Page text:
Tuesday, October 4, 2016


"Honor your father and mother, that your days may be long in the land that the LORD your God is giving you." - Exodus 20:12

I had joined my youngest daughter and a couple of her friends for lunch on campus yesterday. We were sitting around a conference table in a large study room that opened into the main hallway of the science and engineering building.

A man passed by the door, then stepped back and looked into the room. Crossing to where our lunch group sat, he looked at me and asked, "Are you Benjamin Kendall's mom?"


He smiled and thrust his hand toward me. "I thought so!" he exclaimed. The engineering professor told me his name as he shook my hand. "It is a privilege to meet you, Mrs. Kendall!"

(Yep, I'm the mother of a celebrity!)

* * *
"Honor your father and mother..."

Dad and Mom and I have been through some rough patches over the years. There have been times when I've thought, "Yes, I love my parents, but how on earth am I supposed to honor them? What does that even mean in light of present circumstances?!"

During one of these difficult periods, a friend challenged me this way: Honoring your parents, he explained, does not mean always agreeing with them. When you are an adult, it does not mean always doing what they say or want. What it does mean is that you strive to live in such a way that others assume very good things about your parents. It means, you endeavor to be an honorable person, one whose life reflects honorably on her parents.

My friend's words were so freeing. At the time, I couldn't "fix" what was wrong in my relationship with my parents. I could, however, try to live in a way that brought my parents honor.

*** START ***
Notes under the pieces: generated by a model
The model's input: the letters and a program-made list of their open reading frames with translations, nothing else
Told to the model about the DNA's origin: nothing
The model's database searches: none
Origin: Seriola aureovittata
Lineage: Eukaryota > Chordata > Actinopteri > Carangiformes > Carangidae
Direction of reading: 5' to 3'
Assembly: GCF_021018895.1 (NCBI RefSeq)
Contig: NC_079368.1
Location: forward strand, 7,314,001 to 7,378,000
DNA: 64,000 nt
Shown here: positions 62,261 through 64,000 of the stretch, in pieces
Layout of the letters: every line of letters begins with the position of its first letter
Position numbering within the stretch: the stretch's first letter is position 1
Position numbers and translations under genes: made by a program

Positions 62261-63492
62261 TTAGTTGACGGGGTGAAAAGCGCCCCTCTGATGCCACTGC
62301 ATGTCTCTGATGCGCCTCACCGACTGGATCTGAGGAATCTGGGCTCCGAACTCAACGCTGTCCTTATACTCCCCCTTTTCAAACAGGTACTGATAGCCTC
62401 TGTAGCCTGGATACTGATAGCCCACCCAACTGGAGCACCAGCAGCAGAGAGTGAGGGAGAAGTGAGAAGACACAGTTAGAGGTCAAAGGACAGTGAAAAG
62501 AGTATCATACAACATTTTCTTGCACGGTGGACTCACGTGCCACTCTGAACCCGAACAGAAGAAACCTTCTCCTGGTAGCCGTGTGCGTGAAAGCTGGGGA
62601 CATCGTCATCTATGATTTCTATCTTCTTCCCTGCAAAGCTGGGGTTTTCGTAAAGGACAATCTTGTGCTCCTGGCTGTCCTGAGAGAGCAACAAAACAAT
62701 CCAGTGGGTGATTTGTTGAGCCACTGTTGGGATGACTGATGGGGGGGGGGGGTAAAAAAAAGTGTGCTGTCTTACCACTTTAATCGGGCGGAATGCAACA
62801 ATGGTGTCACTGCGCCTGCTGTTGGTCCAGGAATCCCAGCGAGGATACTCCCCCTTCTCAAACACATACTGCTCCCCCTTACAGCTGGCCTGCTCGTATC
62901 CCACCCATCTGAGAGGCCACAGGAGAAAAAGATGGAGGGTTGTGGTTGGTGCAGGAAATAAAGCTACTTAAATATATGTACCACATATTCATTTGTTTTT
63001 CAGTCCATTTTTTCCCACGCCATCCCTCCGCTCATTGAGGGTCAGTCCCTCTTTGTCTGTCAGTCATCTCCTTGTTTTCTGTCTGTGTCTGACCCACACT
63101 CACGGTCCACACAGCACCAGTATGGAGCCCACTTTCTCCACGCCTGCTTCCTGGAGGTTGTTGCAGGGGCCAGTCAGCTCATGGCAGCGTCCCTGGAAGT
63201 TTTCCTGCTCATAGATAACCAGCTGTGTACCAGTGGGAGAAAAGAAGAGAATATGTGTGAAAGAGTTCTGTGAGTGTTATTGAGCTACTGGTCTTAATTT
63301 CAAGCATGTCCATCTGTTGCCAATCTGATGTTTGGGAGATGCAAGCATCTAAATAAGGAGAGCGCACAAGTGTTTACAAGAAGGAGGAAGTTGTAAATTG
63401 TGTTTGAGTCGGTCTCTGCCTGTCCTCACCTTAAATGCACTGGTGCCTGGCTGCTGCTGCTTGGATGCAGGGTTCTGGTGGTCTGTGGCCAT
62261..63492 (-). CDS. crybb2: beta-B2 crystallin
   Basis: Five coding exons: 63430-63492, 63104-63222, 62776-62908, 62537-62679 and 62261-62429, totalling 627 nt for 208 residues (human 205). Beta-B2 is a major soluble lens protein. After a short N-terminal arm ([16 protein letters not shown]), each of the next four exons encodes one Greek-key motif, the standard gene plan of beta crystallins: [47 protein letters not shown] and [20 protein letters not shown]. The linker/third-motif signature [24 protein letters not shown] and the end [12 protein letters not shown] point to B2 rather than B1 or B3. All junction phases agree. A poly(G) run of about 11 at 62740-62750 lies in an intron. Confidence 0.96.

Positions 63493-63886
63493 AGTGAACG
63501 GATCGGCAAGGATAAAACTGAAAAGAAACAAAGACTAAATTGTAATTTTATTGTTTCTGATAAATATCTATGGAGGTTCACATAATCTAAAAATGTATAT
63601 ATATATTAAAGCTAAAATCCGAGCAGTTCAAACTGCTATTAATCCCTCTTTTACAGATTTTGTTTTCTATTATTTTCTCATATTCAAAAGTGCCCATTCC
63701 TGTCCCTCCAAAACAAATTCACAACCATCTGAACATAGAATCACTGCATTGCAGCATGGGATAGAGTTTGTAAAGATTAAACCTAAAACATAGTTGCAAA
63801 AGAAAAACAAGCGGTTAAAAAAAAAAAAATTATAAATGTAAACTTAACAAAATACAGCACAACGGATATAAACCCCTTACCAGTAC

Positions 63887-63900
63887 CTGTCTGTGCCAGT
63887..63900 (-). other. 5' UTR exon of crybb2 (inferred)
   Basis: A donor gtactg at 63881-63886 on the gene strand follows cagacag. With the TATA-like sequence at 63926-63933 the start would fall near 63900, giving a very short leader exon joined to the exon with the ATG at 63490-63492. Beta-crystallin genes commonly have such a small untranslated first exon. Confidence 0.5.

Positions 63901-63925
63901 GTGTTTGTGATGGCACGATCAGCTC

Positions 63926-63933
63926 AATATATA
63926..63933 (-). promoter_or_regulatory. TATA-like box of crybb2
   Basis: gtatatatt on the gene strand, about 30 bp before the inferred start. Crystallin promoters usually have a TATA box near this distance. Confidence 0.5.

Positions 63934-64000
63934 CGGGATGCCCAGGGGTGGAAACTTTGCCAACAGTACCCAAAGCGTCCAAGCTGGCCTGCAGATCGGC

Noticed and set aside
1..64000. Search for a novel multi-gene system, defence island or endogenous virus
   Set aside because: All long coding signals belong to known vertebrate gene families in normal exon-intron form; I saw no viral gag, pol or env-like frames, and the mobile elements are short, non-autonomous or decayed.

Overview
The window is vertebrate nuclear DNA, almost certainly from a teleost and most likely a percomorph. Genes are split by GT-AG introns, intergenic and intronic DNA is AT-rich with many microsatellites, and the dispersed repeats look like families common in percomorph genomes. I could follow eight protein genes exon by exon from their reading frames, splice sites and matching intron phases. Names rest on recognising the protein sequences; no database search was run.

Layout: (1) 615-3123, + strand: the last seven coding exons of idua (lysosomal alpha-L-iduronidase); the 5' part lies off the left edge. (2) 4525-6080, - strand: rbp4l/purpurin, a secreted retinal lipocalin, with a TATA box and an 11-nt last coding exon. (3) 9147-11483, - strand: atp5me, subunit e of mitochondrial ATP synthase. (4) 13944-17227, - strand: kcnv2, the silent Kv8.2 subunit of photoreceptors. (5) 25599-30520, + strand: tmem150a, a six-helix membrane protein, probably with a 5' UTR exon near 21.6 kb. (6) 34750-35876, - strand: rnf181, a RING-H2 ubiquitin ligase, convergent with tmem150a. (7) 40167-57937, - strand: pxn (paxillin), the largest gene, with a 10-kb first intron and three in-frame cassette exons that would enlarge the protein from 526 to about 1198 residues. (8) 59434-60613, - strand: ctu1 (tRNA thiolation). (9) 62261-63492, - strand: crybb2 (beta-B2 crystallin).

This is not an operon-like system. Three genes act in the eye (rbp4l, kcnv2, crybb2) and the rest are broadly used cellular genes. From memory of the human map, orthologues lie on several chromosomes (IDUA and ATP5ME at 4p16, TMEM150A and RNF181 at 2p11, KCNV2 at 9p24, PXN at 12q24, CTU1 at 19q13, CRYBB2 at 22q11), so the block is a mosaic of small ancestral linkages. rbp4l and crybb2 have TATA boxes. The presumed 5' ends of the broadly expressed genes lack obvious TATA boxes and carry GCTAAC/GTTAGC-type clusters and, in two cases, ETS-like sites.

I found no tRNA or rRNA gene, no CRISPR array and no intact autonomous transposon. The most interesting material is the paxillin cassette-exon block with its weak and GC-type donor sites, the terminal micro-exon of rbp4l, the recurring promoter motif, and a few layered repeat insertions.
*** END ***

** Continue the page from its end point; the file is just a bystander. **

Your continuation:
As if to confirm my friend's counsel, God blessed me soon after in this way:

Dad had just arrived at our house from out-of-town for a visit. Stopping by on an errand, my pastor pulled up in the driveway right behind Dad.

When I introduced the two men, my pastor's face lit up and he held out his hand. "It is such an honor to meet you, Mr. Stricklin!" 

"You shouldn't say that, young man," Daddy teased, shaking the younger man's hand. "You don't know a thing about me!"

"No, but I know your daughter," my pastor explained, "and so I can truthfully say, it is a great honor to meet you, Mr. Stricklin."

I almost burst into tears on the spot, grateful that my pastor thought well of my dad without having even met him, simply because of the things he assumed about my dad from having known me. It felt like I had both been given and been the giver of a precious gift.

* * *
"Honor your father and mother..."

My own kids have honored their mother greatly - not by always doing exactly what I would choose or by giving me fancy gifts or by winning prestigious awards, but, in a strange sort of way, by covering my nakedness.

I have failed abysmally at times as a mother, as a teacher, as a mentor, and as a friend. But instead of letting my failures define how they relate to me, my kids have chosen to relate to me with forgiveness, gratitude, and affection. Out in the big wide world, they have lived in such a way- in all their great variety of ways! - that others assume (not always rightly so) good things about me and incredible things about my role as a mother.

I could go down the entire list, name my seven children one by one, and tell you about all the times someone has said to me, "You are ------'s mom? Oh! It is such an honor to meet you!"

No. The honor is not yours, dear person that I just met - oddly enough, and not because I merit it, the honor is mine. I am overwhelmed.

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